(Val-d’Or) Hydro-Québec’s power grid will reach the Aboriginal village of Kitcisakik by 2025, the state-owned company’s CEO Sophie Brochu promised Monday morning at a press conference in Val-d’Or attended by the chairman of the band council and several ministers in the Legault government.
Posted at 10:29 am
“I think I can say without being wrong that today’s announcement will mark the history of the Kitcisakik community for several generations,” underlined the President of the Council of Anicinapek of Kitcisakik, Régis Penosway.
“To tell you the good fortune that I have and that we all have at Hydro-Québec today,” chained Mme leaflet.
“The idea is to make the best possible project,” said the CEO, promising to work in partnership with the community. “You’ve been patient, too patient. »
Monday’s good cheer contrasted with the outraged tone adopted by the Kitcisakik Anicinapek Council during the first half of last year when it was part of a coalition of five First Nations opposed to the proposed transmission line: “Hydro-Quebec to Massachusetts. The state-owned company “sold the bear’s skin before killing it,” Chief Pénosway denounced.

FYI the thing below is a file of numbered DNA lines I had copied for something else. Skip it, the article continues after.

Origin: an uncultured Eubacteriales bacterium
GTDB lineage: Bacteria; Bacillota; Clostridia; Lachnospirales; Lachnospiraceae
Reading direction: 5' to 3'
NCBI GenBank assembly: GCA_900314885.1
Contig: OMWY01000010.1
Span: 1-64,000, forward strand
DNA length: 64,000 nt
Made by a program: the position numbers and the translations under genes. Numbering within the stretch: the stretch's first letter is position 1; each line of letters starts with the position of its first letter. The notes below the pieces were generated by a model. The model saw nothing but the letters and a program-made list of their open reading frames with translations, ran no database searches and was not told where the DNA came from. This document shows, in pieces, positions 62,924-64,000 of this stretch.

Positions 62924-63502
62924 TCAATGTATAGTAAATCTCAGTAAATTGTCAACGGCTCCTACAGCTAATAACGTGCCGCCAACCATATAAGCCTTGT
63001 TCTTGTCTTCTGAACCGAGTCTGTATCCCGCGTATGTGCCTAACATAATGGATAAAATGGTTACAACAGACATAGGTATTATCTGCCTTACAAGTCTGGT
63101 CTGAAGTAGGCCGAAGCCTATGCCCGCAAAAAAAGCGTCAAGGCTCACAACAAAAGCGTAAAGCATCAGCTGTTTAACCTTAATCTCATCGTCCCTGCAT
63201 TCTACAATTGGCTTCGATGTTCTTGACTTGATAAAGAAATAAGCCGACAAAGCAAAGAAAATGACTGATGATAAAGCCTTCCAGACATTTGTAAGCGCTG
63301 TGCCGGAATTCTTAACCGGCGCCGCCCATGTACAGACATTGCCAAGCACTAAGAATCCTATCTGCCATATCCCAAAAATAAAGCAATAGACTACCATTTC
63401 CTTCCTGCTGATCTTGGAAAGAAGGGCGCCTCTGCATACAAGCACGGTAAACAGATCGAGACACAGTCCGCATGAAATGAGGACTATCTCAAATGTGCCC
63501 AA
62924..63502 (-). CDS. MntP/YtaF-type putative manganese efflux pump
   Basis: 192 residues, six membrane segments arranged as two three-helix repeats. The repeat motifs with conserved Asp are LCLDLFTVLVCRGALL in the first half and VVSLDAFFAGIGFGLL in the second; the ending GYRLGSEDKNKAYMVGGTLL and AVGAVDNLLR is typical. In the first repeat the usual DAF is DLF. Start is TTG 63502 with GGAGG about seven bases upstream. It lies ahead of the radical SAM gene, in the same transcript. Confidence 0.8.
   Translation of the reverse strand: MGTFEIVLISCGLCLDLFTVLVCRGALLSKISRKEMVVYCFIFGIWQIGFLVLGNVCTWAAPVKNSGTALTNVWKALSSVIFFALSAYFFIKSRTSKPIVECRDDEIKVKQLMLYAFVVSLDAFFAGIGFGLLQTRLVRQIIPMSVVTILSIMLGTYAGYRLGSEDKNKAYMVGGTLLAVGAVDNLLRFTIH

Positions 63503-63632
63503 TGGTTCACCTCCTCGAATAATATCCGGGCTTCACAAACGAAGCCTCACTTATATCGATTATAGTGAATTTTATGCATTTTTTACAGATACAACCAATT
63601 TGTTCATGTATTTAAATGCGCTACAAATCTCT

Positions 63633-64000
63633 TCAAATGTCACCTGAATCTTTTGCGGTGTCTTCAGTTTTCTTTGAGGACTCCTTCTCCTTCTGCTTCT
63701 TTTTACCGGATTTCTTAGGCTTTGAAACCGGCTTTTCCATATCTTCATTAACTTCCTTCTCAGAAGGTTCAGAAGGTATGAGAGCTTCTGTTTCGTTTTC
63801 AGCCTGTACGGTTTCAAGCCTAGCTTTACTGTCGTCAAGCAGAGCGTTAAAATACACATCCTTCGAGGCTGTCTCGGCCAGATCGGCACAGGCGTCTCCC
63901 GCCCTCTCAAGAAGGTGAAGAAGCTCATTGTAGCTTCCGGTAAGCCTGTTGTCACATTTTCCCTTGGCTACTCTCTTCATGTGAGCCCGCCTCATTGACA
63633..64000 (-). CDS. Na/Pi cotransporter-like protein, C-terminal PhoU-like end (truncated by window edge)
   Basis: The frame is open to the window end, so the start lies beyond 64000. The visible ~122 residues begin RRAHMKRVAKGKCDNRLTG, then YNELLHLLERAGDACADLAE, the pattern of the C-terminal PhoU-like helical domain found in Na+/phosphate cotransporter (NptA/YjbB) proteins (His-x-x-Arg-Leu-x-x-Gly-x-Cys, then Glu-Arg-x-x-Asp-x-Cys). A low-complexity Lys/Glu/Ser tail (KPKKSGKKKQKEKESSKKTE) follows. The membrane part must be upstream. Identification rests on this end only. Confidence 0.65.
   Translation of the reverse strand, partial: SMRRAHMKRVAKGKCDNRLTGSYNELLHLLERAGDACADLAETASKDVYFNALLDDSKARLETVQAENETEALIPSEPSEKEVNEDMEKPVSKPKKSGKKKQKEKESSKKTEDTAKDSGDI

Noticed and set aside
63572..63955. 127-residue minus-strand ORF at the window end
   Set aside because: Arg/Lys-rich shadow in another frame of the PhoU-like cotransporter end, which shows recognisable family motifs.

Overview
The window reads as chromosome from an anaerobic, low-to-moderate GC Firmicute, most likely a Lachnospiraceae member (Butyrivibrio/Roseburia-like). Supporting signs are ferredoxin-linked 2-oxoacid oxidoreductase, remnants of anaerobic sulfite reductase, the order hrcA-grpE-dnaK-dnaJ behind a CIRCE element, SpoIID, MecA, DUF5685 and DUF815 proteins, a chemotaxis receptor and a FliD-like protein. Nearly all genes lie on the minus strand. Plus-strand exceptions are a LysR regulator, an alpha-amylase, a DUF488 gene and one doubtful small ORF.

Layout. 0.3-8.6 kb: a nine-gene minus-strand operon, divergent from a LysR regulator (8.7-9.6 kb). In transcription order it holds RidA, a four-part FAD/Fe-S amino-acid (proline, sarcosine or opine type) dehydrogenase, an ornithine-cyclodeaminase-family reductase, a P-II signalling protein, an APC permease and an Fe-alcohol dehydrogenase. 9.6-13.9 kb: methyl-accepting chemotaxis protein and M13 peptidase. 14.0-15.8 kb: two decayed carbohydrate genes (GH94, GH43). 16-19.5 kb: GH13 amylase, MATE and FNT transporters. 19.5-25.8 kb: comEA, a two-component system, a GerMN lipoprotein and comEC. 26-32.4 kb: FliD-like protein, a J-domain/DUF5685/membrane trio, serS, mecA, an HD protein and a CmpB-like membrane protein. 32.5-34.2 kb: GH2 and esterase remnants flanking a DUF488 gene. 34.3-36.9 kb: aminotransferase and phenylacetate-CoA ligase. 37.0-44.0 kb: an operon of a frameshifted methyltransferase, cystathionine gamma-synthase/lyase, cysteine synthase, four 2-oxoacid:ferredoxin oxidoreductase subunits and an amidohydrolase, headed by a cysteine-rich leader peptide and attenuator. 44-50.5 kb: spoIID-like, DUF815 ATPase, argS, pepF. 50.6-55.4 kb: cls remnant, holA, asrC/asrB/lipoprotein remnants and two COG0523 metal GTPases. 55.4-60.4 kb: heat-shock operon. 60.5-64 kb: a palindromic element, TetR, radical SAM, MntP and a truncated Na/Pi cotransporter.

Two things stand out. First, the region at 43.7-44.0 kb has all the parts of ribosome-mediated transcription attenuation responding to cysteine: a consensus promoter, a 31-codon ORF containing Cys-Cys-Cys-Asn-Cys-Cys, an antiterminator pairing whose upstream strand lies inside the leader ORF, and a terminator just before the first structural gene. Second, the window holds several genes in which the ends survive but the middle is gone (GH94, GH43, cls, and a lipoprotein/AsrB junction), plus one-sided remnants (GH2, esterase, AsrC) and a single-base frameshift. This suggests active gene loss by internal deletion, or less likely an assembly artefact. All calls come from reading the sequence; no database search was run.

The electrification of Kitcisakik will require the laying of a 25 kV transmission line from the Louvicourt substation some 70 kilometers. The route has yet to be confirmed, but could follow Route 117, the Hydro documents mention.
As for the costs, they will be “known later,” said the state-owned company, which has committed to fully covering them.
The project will start this summer with technical and environmental studies over 12 to 15 months, followed by a construction phase of one to two years until commissioning in 2025, according to the schedule presented on Monday.
Quebec, through its Aboriginal Affairs Secretariat, will fund the work needed to adapt the dwellings, which currently use electricity from gasoline generators.
The federal part
Ottawa, for its part help community buildings currently powered by diesel generators get connected to the grid.
“Access to electricity is a basic need for everyone in Canada,” Federal Minister of Indigenous Services Patty Hajdu said in the announcement’s official statement.
However, there is no mention of running water in his statement, so Kitcisakik, which has no reserve status, is also stripped.